G.R.R. Martin refers to this as the original Game of Thrones, and you can see why. The same types of characters populate it, to a large degree — except I’m not sure I found any of Druon’s portrayals to have many redeeming features, whereas I’ve liked a couple of characters in what I’ve read so far of Martin’s epic. This is, of course, not a work of fantasy, but based on real history; how closely, I’m not sure, as my knowledge of the period is mostly based on British politics, and this largely takes place in France. It offers a convincing world, anyway: just the way you would want the period to be, with torture and curses, weak princes and calculating counsellors.

I have seen quite a few fairly negative reviews of this, which I think might come from people expecting something more fantastical based on Martin’s comment, and possibly also from people who can’t stand the translation (it’s very workmanlike and functional, I think). But I quite enjoyed it: I don’t know if I’ll pick up the rest of the series, simply because there are so many books and so little time, but I enjoy reading it. If there’s anything lacking, for me it’s more sympathetic characters, or at least more of an inner life beyond who they want to sleep with.

Rating: 3/5

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Stacking the Shelves

Posted 25 October, 2014 by in General / 42 Comments

Hi everyone! It’s time for Stacking the Shelves again. I thought I wouldn’t have a big haul this week, but I did spend my Kobo voucher in the end, and picked up some books at the convention I went to. Oops!

Dead tree books

Cover of Six Against the Yard by The Detective Club Cover of The Sorceress and the Cygnet by Patricia McKillip Cover of The Cygnet and the Firebird by Patricia McKillip

Cover of Mistress of Mistresses by E.R. Edison Cover of A Fish Dinner in Memison  by E.R. Edison Cover of The Mezentian Gate by E.R. Edison

Cover of Moon-flash by Patricia McKillip Cover of Nova by Samuel R Delany

Patricia McKillip! No one is surprised! Got a compliment at FACTs about my taste in books, hee. Been meaning to read more Eddison for a while, I think I’ve mentioned, and Nova is one that Jo Walton’s spoken highly of. I’ve already read Six Against the Yard, and the review should be up tomorrow.

Ebooks

 Cover of Dreamsongs by G.R.R. Martin Cover of Dreamsongs by G.R.R. Martin Cover of Wild Cards ed. G.R.R. Martin

Cover of Infinity Blade: Awakening by Brandon Sanderson

Wild Cards sounds fun, and I’ve been meaning to read more G.R.R. Martin, so, voila. Infinity Blade: Awakening is based on a game, apparently, but reviews say you don’t need to know the game. And maybe I’ll decide I want to play the game, too!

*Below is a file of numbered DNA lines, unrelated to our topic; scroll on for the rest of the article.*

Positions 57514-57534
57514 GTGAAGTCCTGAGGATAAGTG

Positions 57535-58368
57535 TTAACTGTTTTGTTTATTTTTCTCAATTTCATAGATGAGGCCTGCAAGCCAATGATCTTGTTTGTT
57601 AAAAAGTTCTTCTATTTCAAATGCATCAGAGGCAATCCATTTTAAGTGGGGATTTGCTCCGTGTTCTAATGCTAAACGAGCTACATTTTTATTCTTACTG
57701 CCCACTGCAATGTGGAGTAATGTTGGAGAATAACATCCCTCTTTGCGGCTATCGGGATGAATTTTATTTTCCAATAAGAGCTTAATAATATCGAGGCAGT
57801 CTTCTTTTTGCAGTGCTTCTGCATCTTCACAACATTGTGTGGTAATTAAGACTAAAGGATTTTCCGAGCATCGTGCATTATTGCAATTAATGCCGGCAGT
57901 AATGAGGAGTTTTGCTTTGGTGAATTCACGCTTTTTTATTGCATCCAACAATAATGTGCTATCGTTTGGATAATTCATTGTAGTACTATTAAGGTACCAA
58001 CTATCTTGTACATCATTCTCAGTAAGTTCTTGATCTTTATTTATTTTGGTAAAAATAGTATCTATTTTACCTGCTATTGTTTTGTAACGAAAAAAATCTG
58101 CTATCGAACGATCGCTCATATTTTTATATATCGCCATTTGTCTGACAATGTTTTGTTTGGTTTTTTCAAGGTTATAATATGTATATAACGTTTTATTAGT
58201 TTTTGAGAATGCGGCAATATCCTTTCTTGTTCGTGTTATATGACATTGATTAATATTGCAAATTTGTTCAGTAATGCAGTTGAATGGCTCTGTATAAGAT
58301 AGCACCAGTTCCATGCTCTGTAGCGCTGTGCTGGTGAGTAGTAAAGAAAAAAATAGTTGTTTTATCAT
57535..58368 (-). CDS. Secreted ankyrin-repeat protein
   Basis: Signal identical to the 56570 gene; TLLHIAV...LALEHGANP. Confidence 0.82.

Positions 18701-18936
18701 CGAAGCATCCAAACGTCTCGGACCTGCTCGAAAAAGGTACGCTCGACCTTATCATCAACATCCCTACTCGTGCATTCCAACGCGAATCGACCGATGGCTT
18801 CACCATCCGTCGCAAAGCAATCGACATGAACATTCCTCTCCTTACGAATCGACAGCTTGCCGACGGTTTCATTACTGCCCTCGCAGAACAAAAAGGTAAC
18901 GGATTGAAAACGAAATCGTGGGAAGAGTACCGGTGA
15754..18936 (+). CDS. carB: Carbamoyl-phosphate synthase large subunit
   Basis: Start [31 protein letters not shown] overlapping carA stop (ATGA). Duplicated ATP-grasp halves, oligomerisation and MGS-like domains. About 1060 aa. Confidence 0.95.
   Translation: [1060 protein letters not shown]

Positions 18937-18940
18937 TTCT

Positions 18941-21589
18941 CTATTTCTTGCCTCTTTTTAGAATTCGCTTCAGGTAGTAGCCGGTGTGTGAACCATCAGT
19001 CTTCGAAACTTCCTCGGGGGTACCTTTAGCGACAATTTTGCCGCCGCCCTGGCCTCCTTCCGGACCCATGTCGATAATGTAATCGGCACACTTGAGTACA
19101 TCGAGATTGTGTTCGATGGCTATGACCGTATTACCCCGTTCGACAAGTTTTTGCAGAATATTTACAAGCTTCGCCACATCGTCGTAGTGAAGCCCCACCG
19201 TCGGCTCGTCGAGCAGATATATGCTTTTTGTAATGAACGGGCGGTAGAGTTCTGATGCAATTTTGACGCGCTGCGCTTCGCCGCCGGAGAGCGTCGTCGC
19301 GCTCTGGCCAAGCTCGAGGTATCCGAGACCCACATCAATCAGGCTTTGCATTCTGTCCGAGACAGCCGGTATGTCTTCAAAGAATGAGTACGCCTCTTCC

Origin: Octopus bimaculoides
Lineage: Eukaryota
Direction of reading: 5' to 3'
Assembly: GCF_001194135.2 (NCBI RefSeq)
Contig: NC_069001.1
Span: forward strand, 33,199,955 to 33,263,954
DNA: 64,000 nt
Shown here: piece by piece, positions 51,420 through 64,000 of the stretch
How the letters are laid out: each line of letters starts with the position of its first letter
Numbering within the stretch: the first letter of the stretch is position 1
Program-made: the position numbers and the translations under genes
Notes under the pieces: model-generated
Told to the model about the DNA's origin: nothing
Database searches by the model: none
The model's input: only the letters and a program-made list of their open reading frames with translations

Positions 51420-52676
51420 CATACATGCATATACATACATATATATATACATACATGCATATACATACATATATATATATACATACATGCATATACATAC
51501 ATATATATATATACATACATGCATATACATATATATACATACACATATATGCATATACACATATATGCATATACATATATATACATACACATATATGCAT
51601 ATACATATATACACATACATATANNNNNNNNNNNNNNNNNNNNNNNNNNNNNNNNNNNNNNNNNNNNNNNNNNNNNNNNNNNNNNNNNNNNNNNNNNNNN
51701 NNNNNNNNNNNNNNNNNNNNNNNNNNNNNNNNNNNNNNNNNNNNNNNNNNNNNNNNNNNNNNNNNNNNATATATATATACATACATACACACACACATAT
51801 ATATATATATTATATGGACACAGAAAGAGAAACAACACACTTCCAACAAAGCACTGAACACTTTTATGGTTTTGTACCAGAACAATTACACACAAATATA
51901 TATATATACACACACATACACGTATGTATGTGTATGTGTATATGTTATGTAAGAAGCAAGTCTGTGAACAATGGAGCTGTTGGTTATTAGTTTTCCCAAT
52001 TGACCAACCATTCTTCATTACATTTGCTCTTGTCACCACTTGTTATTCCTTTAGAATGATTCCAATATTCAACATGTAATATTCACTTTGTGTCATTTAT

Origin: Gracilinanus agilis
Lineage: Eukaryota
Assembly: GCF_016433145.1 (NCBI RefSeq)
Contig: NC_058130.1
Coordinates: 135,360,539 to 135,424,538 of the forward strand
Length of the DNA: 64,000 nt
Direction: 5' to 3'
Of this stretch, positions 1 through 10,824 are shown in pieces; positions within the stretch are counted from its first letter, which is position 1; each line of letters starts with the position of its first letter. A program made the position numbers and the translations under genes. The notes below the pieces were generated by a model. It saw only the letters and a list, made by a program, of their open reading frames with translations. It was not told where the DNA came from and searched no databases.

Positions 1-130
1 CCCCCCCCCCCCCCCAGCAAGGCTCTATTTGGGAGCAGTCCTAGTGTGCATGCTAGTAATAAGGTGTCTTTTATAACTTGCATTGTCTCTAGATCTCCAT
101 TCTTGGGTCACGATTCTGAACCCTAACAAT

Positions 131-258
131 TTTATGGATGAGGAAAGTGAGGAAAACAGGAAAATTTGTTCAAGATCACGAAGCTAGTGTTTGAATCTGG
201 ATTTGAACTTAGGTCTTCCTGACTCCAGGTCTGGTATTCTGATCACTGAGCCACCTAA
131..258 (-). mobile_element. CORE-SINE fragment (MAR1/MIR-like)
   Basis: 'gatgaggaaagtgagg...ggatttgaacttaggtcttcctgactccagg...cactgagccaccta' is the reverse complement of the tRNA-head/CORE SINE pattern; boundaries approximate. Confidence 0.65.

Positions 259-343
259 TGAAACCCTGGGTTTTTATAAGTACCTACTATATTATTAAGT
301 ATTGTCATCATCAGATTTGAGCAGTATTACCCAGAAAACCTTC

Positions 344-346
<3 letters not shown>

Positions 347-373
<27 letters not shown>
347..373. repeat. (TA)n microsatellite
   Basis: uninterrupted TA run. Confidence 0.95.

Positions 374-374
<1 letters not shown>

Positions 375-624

Aaaand my one review copy, which I think I requested because someone I know gave it a good review:

Cover of The Hawley Book of the Dead

So what’s everyone else been getting? Comment, link, etc — I always visit your blog in return if you visit me!

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What are you reading Wednesday

Posted 17 September, 2014 by in General / 2 Comments

What have you recently finished reading?
Georgette Heyer’s Beauvallet, which I still need to review. Fun, but definitely not my favourite of Heyer’s so far, and I don’t like Beauvallet and his grabby hands half as much as I think I’m meant to. Different times, different sensibilities, I know, but still. Before that, Peas & Queues by Sandi Toksvig, review upcoming — generally pretty fun.

What are you currently reading?
As usual, too much. There’s A Game of Thrones, of course, and various other things I’ve mentioned in previous weeks, plus Wherever You Go, There You Are, by Jon Kabat-Zinn, which is about mindfulness meditation and is helpful so far, though I don’t know if I’d give it to a beginner, and I obviously don’t agree with everything/find everything useful.

What are you going to read next?
Nary the faintest idea, really. I’m actually feeling tempted to read the Harry Potter books and actually finish the series — I only ever got up to The Goblet of Fire — but I’m not sure if it’s been long enough since a) everyone wanted to force it on me and b) I studied it at college and university several years in a row. I’m pretty sure I’m never going to see the pure genius that other people see, but it would be good if I could just enjoy the books for what they are.

I’m also contemplating closing my eyes and pointing, and reading whatever book is in line with my pointy finger. Just for the sheer unpredictability of it.